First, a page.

Saturday, December 19, 2015

A Few Notes on the "Rules" of the Craft

(Marissa wrote an excellent column on lessons learned in the writing trade a few weeks ago. If you haven't read it, yet, you should. You can go ahead and do that now, if you'd like. I'll wait. My column this month is not so much a response to hers as a footnote.)

I am by nature contrary. Most of the interesting stories from my childhood begin with someone telling me I couldn't do something.

Early on in my career - as in before my first sale - an editor who had taken several fledgling writers under his wing (including, if memory serves, our own Dayton Ward) told us that how a story opens determines whether the reader (or, more importantly, the acquisitions editor) will continue reading past the first page. Among several tips on writing openings, he told us that we should never open a story with talking heads (that is, people talking with no sense of place,
context, or action), with the character waking up, or with a description of how bored and boring the protagonist is before whatever exciting, life changing event the story is about happens. Me, being me, proceeded to write nothing but stories that began with talking heads (which actually played to a strength of mine, more on that in a moment), the narrator waking up, or the character bored out of his or her skull wishing something would happen.

The first short story I sold opened with a talking head – a guy dictating his diary and random thoughts to a recorder. My second sale opened with the narrator waking up. My third with, you guessed it, one hundred and thirty-seven words of the lead character literally siting at his job wishing something, anything at all, would happen to end the monotony of his existence.

Do these three sales prove that rules are meant to be broken, or some similar bit of foolishness cosplaying as wisdom?
Nope.
They prove that I'm hard headed. Over the three years it took me to sell those three stories, I wrote and submitted over forty more that did not sell. If I hadn't insisted on doing things my way – which is to say the opposite of what I'd been told – I almost certainly would have sold more stories and sold my first story sooner.

One thing my early mentor said that I took to heart immediately: The reader does not owe us, the writer, a chance. Or the benefit of the doubt. Or even one second of their time – we can't ask or expect the reader to bear with us while we get going. We owe the reader the best story we can write, delivered in the most engaging and entertaining way possible.

Here's the 'more in a moment' thing about talking heads:
Dialog is the heart of every scene (or monologue, if the person is talking to herself). I say that because I started out to be a playwright - which is all about telling a story through the words of people talking on a stage. My first, rapidly jotted draft of a scene is almost always dialog - quotes with an initial to identify the speaker and the rare note on scene or blocking or business. Later I fill in the specifics of where they are and what they're doing. More than one writerly friend who never aspired to playwrighthood has tried this technique and reported that by first going with the flow, the give-and-take of the spoken word helped them "see" the conversation/confrontation as it would play out—which in turn made it easier to structure the movements and setting of the scene.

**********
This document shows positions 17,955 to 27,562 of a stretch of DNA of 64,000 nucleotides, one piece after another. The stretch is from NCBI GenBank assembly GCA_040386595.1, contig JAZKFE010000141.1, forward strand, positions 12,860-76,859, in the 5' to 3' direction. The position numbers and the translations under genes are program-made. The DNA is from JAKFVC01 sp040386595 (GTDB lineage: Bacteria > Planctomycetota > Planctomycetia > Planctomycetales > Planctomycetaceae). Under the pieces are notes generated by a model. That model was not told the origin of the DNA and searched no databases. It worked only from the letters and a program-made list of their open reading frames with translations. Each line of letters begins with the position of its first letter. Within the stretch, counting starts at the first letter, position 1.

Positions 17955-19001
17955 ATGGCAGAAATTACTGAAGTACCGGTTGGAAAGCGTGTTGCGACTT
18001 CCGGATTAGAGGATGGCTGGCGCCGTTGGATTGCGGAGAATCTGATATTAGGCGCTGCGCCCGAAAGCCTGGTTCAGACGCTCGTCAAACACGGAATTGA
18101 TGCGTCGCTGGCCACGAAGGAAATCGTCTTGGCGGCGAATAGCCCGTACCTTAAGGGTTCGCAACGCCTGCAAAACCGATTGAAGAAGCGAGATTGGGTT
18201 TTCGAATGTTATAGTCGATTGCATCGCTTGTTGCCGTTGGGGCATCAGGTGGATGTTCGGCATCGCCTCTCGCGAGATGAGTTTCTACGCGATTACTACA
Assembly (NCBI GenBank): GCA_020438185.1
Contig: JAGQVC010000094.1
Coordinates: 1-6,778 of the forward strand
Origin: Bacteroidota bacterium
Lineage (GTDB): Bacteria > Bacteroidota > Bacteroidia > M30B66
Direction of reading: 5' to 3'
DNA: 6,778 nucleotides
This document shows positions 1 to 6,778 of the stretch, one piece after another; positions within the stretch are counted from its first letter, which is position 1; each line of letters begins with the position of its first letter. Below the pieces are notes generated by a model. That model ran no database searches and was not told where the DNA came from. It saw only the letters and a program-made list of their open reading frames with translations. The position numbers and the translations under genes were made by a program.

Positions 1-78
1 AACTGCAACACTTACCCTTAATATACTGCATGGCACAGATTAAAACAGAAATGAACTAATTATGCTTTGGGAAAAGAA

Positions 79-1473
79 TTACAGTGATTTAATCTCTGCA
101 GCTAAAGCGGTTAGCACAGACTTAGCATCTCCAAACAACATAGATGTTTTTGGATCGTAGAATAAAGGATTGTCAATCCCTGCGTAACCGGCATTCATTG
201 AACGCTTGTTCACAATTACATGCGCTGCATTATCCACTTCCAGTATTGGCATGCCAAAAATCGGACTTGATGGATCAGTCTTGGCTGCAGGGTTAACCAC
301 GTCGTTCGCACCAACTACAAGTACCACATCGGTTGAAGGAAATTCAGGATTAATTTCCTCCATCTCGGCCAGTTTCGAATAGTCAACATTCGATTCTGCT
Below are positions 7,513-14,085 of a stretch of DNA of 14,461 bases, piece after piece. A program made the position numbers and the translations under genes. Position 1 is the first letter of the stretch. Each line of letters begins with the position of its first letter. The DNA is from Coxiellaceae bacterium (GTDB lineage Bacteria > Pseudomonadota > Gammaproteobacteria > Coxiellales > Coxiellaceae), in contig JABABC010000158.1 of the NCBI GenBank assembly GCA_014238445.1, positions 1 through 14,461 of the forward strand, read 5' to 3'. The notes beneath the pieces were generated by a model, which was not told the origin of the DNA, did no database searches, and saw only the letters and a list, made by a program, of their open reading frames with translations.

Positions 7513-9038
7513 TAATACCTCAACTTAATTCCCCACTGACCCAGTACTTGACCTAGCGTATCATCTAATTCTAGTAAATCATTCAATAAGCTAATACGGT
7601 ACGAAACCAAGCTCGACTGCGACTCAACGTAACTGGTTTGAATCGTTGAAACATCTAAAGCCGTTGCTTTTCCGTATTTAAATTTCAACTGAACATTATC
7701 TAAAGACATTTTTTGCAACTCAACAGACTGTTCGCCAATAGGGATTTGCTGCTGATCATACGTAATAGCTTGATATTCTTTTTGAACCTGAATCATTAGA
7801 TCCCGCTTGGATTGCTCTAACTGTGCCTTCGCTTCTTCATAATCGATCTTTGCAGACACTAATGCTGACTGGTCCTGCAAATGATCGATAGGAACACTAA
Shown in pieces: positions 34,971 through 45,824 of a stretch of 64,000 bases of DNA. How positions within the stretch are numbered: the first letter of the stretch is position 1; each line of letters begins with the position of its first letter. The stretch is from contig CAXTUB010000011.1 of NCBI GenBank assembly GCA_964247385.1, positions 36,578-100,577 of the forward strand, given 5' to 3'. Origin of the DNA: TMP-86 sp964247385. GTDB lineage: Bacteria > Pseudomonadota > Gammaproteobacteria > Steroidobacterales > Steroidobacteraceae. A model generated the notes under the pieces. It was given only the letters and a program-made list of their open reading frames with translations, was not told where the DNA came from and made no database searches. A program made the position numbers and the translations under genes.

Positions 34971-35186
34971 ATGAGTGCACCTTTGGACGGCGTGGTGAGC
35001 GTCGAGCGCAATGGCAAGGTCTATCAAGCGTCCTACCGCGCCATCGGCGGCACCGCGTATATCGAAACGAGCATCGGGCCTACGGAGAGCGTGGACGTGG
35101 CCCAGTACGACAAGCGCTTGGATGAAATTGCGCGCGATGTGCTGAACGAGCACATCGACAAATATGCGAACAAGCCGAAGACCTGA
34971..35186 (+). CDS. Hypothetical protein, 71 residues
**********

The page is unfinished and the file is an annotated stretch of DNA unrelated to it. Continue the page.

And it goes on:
That's my only original pro tip.

But I'll leave you with a better one:
Don't write what you know. Write what you want to know. Keep pushing yourself, keep growing as a writer.

5 comments:

Charles Gramlich said...

I agree absolutely on "write what you want to know." As for dialogue, the vast majority of books I've picked up and put back down after the first few lines began with dialogue. Ann Rice's "Interview with the Vampire" is a good example. It's my own contrariness, I guess, or just my weirdness, but almost always opening dialogue feels like talking heads to me. I want to be in a setting first and then I can consider the people and what they have to say.

KeVin K. said...

Oh, I didn't mean always start a story with dialog. In fact, one of my points was that being contrary probably cost me some sales. But as a first draft of the writing process dialog is my go-to process for sketching in a conversation or conflict. Partly my early playwright training, of course. However, several friends of mine have found the technique useful - getting the rhythm of the verbal give and take worked out before addressing the blocking and business of the scene.

And, technically speaking, my first sale didn't open with dialog (though it did start with a talking head). The whole thing was a monologue. More specifically, the protagonist speaking his reminiscences into a recorder.

Jewel Amethyst said...

I start each of my novels differently. The best beginning to a novel that I read that held my attention was: "The heck of it was, it was a good day for flying." It was a story about a plane crash with a mistaken identity and someone assuming the identity of another. Very interesting story and gripping from beginning. But of all the novels I've read, this is the only one that I can remember the opening lines and I read that novel decades ago.

Liane Spicer said...

I'm something of a contrarian myself so I hear you, Kevin. And I've always had reservations about the "write what you know" rule.

Yolanda Gore said...

Enjoyed this! Thanks!